August 28 – Newport Beach
The MaxZ86 Pyewacket, which Roy Disney donated to the Orange Coast School of Sailing, but next year will be chartering back for one or more Mexican races and yet one more TransPac, set a new elapsed time record for Long Point on Catalina Island to the Newport Pier of 1 hour and 32 minutes.
At least we think it’s a record. Those aboard who should know things like that – Costa Mesa-based pro sailor Keith Kilpatrick, long time Newport racer Craig Fletcher, and the School of Sailing‘s Brad Avery – couldn’t remember a boat having a faster time. But Avery hedged his claim a little. “You’ll probably get a couple of people who will write in and say they’ve done it faster on a multihull or sailboard, but I’m pretty comfortable that this is the monohull record.”
The believed record was set on the third day of the Newport Harbor and Balboa YC’s Long Point Race Week, a terrific event that saw the 40+ boat fleet enjoying a race over to Long Point, a second race up to Ship Rock and back, and then back to Newport.
More on that event and the attraction it would have to Northern California racers in the Wednesday ‘Lectronic.
Assuming the White’s Landing to Newport Pier course is 24 miles, Pyewacket averaged about 16 knots. The amazing thing about this is that while the wind was consistent all the way across, it never blew more than 16 knots. Pyewacket had no trouble sailing faster than the wind most of the time, peaking out with a high of 19+ knots on a close reach.Pyewacket was given a real battle by Doug Baker’s Long Beach-based Andrews 80 Magnitude, a boat that’s never really gotten her due. A somewhat less complicated and slightly shorter boat than Pyewacket, she was only a short distance to lee of the bigger boat for about half the crossing, at which point Pyewacket hoisted her #3 asymmetrical, a brutally strong Cuben fiber sail needed to stay high. Magnitude had left her similar sail – they go for about $50,000 – back in the container ashore, and therefore fell further down the rest of the way.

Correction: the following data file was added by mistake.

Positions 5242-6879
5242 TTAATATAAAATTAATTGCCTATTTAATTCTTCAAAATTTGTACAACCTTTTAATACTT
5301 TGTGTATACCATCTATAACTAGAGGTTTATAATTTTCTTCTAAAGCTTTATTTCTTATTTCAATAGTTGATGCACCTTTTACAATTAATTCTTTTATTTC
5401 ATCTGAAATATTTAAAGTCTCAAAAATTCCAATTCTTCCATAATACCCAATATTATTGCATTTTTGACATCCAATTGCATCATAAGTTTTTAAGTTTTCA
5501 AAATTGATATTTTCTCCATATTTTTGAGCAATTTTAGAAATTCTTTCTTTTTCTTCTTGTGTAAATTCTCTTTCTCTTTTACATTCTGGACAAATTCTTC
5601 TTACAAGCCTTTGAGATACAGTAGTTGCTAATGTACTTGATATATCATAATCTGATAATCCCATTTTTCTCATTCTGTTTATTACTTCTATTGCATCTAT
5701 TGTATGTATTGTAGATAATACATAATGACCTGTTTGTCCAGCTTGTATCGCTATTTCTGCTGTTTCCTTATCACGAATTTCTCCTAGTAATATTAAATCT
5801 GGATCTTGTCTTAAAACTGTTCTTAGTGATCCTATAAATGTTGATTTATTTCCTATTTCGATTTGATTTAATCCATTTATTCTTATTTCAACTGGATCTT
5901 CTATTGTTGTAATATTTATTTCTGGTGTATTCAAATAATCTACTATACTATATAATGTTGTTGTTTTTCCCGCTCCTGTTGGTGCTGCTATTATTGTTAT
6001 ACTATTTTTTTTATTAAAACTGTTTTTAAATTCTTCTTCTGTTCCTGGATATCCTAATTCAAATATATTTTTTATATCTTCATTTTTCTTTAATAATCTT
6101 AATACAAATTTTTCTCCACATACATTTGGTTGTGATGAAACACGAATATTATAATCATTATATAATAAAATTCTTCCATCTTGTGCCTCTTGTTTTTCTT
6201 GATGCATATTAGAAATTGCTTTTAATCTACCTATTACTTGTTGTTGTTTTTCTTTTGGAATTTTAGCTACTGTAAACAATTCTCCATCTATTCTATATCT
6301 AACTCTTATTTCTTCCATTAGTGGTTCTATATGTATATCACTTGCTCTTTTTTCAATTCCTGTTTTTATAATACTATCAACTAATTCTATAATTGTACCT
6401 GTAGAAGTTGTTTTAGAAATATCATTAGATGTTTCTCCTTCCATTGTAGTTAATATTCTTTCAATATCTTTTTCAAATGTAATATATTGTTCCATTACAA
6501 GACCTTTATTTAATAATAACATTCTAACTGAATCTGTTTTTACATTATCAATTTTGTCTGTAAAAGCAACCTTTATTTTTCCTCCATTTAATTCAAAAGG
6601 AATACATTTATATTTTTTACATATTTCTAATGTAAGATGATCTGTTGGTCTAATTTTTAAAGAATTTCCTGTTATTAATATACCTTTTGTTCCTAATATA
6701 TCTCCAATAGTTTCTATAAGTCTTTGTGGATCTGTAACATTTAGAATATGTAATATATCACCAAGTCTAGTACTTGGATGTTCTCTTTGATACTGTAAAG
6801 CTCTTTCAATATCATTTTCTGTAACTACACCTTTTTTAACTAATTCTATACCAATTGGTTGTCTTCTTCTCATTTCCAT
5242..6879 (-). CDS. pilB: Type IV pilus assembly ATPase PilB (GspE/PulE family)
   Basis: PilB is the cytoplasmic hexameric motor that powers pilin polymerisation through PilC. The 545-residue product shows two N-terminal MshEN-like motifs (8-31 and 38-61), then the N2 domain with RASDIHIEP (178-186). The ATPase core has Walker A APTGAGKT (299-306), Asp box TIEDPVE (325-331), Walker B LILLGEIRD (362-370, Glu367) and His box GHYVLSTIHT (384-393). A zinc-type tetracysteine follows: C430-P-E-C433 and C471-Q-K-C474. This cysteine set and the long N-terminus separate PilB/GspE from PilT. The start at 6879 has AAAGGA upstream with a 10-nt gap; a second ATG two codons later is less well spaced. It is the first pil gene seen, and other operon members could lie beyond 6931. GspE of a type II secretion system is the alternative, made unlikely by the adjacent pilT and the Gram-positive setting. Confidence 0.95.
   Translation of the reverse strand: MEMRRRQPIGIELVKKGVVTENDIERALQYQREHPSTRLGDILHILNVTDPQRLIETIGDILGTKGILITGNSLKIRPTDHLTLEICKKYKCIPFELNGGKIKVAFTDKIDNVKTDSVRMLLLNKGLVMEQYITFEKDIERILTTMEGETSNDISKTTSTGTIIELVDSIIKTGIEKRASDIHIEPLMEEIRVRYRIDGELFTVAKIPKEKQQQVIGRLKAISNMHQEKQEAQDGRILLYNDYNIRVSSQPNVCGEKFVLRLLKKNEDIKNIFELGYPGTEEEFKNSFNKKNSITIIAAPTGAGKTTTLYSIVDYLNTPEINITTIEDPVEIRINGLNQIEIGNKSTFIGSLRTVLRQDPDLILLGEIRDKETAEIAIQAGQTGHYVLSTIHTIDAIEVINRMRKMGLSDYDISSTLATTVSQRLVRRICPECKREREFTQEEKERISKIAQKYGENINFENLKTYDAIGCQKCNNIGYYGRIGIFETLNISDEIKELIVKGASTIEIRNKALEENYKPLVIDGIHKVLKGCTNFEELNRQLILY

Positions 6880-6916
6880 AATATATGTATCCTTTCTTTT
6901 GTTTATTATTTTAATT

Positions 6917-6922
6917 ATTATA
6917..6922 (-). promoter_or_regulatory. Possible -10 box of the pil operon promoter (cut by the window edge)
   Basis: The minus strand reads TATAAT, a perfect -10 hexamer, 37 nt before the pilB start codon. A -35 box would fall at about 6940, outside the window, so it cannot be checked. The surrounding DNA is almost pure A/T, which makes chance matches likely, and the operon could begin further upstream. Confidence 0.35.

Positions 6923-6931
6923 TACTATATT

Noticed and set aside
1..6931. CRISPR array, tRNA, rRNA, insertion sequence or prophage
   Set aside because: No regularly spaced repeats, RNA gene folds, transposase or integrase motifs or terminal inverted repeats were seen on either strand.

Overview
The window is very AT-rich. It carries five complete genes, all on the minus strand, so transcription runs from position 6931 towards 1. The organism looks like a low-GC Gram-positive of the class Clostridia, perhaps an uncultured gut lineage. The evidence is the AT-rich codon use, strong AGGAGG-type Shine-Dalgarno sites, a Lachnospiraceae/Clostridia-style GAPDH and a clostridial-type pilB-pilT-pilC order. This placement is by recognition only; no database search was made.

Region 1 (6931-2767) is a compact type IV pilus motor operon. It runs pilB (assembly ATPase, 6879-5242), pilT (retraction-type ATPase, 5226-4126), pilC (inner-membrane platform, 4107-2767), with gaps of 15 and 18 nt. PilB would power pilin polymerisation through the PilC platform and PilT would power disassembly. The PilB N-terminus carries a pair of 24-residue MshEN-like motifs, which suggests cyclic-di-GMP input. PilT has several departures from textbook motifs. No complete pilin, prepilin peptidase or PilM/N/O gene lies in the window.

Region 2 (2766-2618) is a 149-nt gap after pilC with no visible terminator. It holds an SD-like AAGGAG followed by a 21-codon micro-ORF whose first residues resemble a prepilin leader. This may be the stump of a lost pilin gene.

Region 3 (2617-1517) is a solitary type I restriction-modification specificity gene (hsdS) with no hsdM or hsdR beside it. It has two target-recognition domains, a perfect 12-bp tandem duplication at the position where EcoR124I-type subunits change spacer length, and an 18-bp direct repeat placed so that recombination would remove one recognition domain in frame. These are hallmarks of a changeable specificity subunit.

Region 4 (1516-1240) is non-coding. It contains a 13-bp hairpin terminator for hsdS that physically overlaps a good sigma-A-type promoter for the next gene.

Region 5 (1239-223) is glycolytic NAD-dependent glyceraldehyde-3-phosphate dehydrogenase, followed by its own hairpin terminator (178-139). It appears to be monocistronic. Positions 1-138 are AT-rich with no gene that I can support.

This was the first time we’d sailed aboard Pyewacket, and we were surprised at what an absolute beast of a boat she is. That she could be so well sailed by a mostly amateur sailing school team, which was assembled after a call for tryouts on Scuttlebutt, is a tribute to both the absolute dedication of that crew and the supervision of the likes of Kilpatrick, Hogan Beattie, Fletcher, and Avery.
On most boats, a reach from Catalina to Newport would involve setting one sail and getting the most out of it. That’s not how you do things at the top of the racing game. There were probably six or seven sail changes in Pyewacket’s 92-minute crossing, and two trips to near the top of the 125-ft mast.Changing sails is many times harder than it sounds, as they weigh hundreds of pounds, are like wrestling with alligators, and must be dragged up on the deck of the pitching boat and laid out in position for setting. Once this is done, the afterguard usually calls for a different sail to be brought on deck and put into position. You don’t ask questions when you’re part of the crew, you just do what you’re told. If you didn’t absolutely love it, you’d never do a second race.And who would be the bowman, probably having to do more physical work than anyone else on the boat? There wasn’t one. There was, however, a bow woman in the person of 29-year-old Ashley Perrin of Mill Valley. Although not unusually large or strong looking, Perrin was an absolute monster on the bow, relentlessly giving every ounce of her physical strength to accomplish the many jobs she had to do. It was something to see. We’ll have more on Perrin in a future issue of Latitude 38.
As Pyewacket crossed the finish line at 14 knots and co-skipper Fletcher jumped overboard and swam to the race committee boat to resume his duties as race chairman, the sailing school’s Avery remarked on what a tremendous impact Disney’s donation had made to their program. The minute we entered the jetty, we could see why. There was a school of sailing launches overseeing a flock of students in Lido 14s, and as we moved up the harbor, a seemingly countless number of the school’s Shields being sailed around the bay. No matter what day you visit Newport, you see evidence of the thousands of people, of all income brackets and all physical abilities, who get to enjoy the ocean each year because of the school’s programs. If there’s a better or more well run such program in the country, we’re not aware of it, and it survives on the generosity of the likes of Roy Disney. On behalf of everyone, a very heartfelt ‘thank you’.Â Â